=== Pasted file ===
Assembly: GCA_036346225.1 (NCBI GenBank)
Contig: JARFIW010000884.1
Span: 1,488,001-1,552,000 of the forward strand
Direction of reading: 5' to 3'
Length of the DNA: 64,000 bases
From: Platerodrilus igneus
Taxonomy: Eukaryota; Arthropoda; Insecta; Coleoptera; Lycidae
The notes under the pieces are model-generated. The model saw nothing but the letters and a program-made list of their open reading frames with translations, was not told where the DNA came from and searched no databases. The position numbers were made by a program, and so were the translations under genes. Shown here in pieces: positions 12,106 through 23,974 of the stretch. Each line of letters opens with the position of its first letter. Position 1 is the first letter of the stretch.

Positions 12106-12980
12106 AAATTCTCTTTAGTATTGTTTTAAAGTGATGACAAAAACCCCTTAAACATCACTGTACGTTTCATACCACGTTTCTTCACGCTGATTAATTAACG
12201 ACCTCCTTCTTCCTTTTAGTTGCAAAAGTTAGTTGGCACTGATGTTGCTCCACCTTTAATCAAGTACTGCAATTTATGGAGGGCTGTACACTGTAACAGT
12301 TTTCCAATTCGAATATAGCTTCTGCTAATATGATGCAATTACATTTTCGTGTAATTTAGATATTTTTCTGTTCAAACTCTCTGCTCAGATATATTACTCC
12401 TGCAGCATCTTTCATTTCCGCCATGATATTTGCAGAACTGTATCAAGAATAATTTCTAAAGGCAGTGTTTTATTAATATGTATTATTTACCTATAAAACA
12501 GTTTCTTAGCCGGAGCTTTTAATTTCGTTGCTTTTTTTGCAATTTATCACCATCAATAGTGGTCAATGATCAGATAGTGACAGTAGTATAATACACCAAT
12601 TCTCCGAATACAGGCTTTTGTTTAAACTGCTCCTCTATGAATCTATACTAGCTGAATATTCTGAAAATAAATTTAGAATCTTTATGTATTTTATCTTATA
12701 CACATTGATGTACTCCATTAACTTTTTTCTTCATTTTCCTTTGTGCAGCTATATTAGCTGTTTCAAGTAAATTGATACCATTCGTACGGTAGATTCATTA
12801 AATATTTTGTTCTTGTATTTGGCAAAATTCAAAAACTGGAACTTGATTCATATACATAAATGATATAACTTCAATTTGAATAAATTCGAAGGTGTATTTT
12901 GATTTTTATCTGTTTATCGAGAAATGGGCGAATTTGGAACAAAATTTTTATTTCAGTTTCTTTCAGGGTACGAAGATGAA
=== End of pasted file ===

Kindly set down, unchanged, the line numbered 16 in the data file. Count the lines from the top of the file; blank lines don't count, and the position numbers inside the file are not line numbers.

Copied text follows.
12701 CACATTGATGTACTCCATTAACTTTTTTCTTCATTTTCCTTTGTGCAGCTATATTAGCTGTTTCAAGTAAATTGATACCATTCGTACGGTAGATTCATTA